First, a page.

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How do you gauge if a heatsink is flat?

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nut

Registered
Joined
Oct 24, 2002
I planned on lapping my heatsink, but before i do need to know if i really need to. How can i gauge whether a heatsink is truly uniform and flat as they say. Are there any techniques that i could do in order to test this? Thanks
 

Cheesy Peas

Member
Joined
Jul 2, 2002
Location
Rotherham,UK
if you run your finger nail accross it and feel no ridges then thats pretty flat

im lapping mine right now.. but mines had some big scratches in it from being left around
 

ronin1967

Member
Joined
Oct 10, 2002
Location
Highland Park, NJ
If you want to ensure real flatness there is only one way:

1. Coat the entire bottom of the heatsink(machinists use a special colored dye, you could use magic marker).

2. On a large FLAT surface(a piece of glass or a mirror are usually readily availed in the home) place a piece of very fine grit sandpaper.

3. Apply even pressure to the heatsink while you gently sand it in a figure-8 pattern.

You will notice spots where the dye or magic marker have been removed and spots where it has not. The uncolored spots are high spots.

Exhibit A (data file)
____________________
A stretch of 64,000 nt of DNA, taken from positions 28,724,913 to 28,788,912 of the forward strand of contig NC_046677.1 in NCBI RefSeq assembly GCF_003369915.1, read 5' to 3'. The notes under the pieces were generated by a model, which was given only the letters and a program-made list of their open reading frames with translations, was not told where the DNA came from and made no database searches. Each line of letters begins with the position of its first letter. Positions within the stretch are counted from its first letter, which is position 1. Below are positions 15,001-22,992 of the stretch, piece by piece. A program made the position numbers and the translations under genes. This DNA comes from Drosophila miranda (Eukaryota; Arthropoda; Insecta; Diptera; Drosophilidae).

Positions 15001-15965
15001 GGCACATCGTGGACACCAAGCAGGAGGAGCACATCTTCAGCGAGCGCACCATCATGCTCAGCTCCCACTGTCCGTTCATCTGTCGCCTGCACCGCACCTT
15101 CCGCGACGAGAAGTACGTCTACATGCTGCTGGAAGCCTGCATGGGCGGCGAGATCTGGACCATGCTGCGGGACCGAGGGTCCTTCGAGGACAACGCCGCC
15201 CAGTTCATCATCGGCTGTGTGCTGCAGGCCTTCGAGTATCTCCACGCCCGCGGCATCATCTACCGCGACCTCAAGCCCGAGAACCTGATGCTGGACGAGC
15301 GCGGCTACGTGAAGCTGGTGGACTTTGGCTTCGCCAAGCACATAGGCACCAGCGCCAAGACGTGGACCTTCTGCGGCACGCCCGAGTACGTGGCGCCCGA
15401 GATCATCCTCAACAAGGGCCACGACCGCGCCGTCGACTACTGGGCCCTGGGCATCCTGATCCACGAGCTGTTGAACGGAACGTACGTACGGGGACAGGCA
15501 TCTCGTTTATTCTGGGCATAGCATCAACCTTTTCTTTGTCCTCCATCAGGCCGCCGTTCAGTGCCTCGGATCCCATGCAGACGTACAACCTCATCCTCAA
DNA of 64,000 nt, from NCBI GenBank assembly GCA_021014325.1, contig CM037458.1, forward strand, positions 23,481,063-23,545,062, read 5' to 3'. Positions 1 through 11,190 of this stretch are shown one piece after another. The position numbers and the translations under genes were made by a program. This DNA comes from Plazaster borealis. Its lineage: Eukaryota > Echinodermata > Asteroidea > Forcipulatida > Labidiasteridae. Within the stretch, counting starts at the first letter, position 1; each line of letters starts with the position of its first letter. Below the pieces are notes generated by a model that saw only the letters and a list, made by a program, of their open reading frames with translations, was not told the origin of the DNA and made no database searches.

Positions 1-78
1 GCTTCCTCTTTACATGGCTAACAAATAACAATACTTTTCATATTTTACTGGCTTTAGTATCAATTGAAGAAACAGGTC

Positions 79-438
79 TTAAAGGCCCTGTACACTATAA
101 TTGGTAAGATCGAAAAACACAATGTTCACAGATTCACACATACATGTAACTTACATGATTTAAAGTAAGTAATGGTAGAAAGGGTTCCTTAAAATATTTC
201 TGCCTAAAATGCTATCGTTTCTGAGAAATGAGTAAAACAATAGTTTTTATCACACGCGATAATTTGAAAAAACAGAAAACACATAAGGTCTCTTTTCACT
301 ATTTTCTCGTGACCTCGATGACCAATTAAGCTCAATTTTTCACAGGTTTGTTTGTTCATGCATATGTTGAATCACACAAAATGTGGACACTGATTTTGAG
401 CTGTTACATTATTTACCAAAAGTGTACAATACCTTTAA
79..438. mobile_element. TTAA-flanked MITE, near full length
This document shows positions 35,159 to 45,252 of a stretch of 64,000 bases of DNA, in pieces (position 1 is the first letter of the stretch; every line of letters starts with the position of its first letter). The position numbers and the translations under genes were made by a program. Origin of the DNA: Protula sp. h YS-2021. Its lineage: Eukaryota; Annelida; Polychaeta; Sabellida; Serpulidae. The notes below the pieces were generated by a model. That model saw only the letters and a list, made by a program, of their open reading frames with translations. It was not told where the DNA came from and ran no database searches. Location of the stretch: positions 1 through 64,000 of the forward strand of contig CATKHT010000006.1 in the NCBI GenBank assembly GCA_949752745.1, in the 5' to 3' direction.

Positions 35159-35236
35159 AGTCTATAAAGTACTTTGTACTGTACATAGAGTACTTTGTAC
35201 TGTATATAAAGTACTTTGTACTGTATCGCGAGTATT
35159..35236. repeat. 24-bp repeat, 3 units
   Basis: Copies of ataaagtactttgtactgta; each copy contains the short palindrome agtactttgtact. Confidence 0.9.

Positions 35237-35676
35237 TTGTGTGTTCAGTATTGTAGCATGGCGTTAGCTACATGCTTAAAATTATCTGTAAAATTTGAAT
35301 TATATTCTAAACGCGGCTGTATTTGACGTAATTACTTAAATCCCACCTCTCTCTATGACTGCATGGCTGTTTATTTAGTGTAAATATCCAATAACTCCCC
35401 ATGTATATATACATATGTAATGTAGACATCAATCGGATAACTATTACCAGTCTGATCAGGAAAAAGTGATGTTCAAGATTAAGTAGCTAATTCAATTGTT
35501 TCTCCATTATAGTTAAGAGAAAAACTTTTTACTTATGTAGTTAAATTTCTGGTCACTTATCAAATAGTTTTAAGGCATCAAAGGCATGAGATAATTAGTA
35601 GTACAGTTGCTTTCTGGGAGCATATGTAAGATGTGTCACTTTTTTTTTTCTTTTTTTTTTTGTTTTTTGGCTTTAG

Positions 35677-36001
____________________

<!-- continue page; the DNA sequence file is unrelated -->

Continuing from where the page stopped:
4. Repeat steps 1-3 until you see no more highspots

This is called lapping, it will ensure a flat level surface.
 
OP
N

nut

Registered
Joined
Oct 24, 2002
thank you very much. I guess it doesn't mater what kind of marker it is. Would a permanent marker be fine like a Sharpie?
 

Ge|atinousFury

Member
Joined
May 26, 2002
Location
Scottsboro, AL
When I lapped my TC-4 on a piece of glass with 800 grit sandpaper, I could clearly see that the center of the surface of the waterblock was concave. No marker was needed. The lapped part stood out from the unlapped part.
 

Daemonfly

Member
Joined
Aug 18, 2002
Location
NW Pa
Yeah, you will see the scratches from the sandpaper compared to the normal base. But you can use a sharpie if you think you'll need it.

I'm lapping my soon to be waterblock here at work as I type, lol.
 

markshelby

Registered
Joined
Apr 19, 2002
The Quick and Dirty Way

Put some thermal compound on your heatsink. Attach it on the processor firmly.

Then take it off and look at the place where the processor touched the heatsink. If all the compound squeezed out the sides so that you can see the bottom of the heatsink without any patches of compound in the way, then your contact isn't too bad.